iron curtain

If Your Opponent Runs Out Of Rackets, Don’t Lend Him One Of Yours!!!

Have you ever played a tennis match where your opponent broke strings in all of his rackets? Take it from former French Open and Wimbledon champion Jan Kodes, don’t lend them one of your rackets to continue playing! The following is an excerpt from Kodes’ new book JAN KODES: A JOURNEY TO GLORY FROM BEHIND THE IRON CURTAIN (A beautiful coffee table narrative book available here on amazon.com for $31.20: http://www.amazon.com/Jan-Kodes-Journey-Behind-Curtain/dp/0942257685/ref=sr_1_1?ie=UTF8&s=books&qid=1281452277&sr=8-1) where the Czech legend explains why!

After the Czechoslovak International Championships at Stvanice, Kodes was nominated to play an international tournament in a spa town Zinnowitz in East Germany. On the way there the Czechoslovaks took part in a friendly encounter in Halle. Kodes lost to Luttropp 6-3, 5-7, and 4-6 there but he remembers an episode that he likes to laugh about till today.

I had a match-point in the second set at 5:2. Before the match-point my opponent’s strings broke. He proceeded to the net and extended his hand for an end-of-the-match handshake saying that he had no other racket. He had two rackets but strings in the first burst right at the start.

“Don’t be silly,” I told him, “here is my racket, let’s finish the match.”

And that is what happened – I lost that match! I never again did anything similar to that.

I was young, honest, and fair. With time I learned that nobody gives anything gratis. It was yet another lesson.

WHEN DID SITTING ON CHANGE-OVERS START AT WIMBLEDON?

A great trivia question out there that one might not find too easily with a Google search, and was touched upon briefly on American television by Cliff Drysdale and Patrick McEnroe on ESPN and Mary Carillo, Ted Robinson and John McEnroe on NBC, is the following:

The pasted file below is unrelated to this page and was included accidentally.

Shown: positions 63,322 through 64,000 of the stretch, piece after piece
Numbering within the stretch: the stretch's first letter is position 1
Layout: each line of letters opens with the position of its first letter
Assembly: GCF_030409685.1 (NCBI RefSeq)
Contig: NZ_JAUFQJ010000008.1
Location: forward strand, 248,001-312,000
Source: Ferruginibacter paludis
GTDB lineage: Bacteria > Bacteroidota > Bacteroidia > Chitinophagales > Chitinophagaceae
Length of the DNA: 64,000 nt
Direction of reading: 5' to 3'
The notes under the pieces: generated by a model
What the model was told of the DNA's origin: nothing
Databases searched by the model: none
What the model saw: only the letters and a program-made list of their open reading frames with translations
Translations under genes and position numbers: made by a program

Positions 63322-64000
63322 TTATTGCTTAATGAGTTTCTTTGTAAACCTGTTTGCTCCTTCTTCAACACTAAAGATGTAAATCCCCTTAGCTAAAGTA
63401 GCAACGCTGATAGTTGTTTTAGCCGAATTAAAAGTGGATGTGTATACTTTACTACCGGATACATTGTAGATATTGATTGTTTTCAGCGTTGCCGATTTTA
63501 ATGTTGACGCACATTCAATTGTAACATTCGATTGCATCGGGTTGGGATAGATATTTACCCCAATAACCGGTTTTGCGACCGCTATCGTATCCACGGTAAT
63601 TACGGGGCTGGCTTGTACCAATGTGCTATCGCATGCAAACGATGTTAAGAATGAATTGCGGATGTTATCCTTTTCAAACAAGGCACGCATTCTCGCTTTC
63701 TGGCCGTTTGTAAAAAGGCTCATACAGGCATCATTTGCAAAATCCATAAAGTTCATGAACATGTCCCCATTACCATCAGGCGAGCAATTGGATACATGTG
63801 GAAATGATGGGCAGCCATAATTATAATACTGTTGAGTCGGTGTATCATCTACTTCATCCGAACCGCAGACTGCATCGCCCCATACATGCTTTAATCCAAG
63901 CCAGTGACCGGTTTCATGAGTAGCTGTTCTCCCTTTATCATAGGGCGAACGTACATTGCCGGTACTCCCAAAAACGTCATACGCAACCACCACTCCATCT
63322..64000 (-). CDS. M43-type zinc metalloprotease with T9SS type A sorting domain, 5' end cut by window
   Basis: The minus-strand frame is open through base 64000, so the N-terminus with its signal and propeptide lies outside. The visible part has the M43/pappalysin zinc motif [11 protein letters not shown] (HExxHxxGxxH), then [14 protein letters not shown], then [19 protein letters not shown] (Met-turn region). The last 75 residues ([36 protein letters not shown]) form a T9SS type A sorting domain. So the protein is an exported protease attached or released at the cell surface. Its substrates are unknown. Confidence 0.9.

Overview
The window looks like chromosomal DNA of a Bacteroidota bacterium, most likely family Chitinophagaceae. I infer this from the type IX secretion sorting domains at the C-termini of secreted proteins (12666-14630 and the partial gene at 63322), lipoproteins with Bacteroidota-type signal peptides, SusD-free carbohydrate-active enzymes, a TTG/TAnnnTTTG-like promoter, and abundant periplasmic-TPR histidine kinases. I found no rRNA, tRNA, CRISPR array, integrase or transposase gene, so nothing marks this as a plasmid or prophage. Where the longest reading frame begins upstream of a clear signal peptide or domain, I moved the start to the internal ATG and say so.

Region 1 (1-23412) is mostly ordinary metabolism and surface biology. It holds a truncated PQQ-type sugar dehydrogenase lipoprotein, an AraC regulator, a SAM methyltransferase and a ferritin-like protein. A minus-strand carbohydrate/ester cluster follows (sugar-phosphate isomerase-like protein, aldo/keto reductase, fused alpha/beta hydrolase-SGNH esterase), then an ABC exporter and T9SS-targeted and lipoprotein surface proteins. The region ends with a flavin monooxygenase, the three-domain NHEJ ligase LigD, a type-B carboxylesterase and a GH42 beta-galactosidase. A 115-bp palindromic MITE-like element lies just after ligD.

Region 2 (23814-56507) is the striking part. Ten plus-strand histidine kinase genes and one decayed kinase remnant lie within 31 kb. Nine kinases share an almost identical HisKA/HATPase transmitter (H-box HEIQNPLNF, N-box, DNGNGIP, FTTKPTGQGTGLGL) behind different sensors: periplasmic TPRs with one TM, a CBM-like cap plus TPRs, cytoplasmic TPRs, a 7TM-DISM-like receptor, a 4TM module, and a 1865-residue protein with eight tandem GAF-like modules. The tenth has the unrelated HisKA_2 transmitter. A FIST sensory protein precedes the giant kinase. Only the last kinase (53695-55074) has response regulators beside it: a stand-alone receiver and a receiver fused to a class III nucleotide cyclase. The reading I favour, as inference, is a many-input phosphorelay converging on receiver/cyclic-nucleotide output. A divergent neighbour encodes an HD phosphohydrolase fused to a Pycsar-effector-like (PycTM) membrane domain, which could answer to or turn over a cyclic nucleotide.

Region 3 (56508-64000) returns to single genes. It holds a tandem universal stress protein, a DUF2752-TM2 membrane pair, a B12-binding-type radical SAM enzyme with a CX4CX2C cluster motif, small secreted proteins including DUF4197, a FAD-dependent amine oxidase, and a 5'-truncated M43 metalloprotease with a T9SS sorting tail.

“What was the last year in which there was no sitting on changeovers at Wimbledon?”

The answer is 1973, with the men’s final that year being between Jan Kodes of Czechoslovakia and Alex Metrevelli of the Soviet Union.

Writes Kodes his new coffee-table glossy book JAN KODES: A JOURNEY TO GLORY FROM BEHIND THE IRON CURTAIN (New Chapter Press, available for $36.46 on www.amazon.com), “In the course of the entire Wimbledon competition we were not allowed to sit down during change-overs; that got introduced only the following year. My final with Metreveli was thus the last match when players could not rest – there were no chairs. We had thirty seconds to drink, towel off and get back to the other side of the court. It was ok with me. The matches flowed, there was nothing disturbing the continuity. But what a difference a year later, when I played against Connors in the quarter-finals and he sat down at 2:1 in the first set and stayed there for a minute and a half! That made a real difference….”

Kodes won that 1973 Wimbledon, defeating Metrevelli 6-1, 9-8 (5), 6-3.

JAN KODES: A JOURNEY TO GLORY FROM BEHIND THE IRON CURTAIN was originally published in Czech and provides a narrative and illustrated history of Czech tennis through the eyes of Kodes and author Peter Kolar. The book, filled with hundreds of unique and personal photographs, documents the successful journey of Kodes from political turmoil of the Cold War to international tennis fame, detailing the early days of darkness and family persecution in communist Czechoslovakia and the complexities of becoming a professional tennis player under a totalitarian regime. Entertaining anecdotes featuring Czech tennis legends Ivan Lendl and Martina Navratilova are also featured as well as the stories behind Kodes’ victories at Wimbledon and the French Open and his two runner-up finishes at the U.S. Open. The book is available for $49.95 in bookstores and retail outlets across the United States and Canada. It is a deluxe glossy photo and text hard cover that fills 548 pages.

Kodes is considered the most under-rated tennis champion of the Open Era, reaching five major singles finals, winning the French Open in 1970 and 1971 and the men’s singles title at Wimbledon in 1973. He also reached the U.S. Open final in both 1971 and 1973, losing to Stan Smith and John Newcombe, respectively. Kodes played Davis Cup for Czechoslovakia for 15 years, leading his country to the final in 1975, where it lost to Sweden in Stockholm. His Davis Cup finale came in representing the team in 1980 when it won the championship over Italy in the final. Kodes has served as his country’s Davis Cup captain, president of the Czech Tennis Association, and tournament director of ATP Czech Open tournament.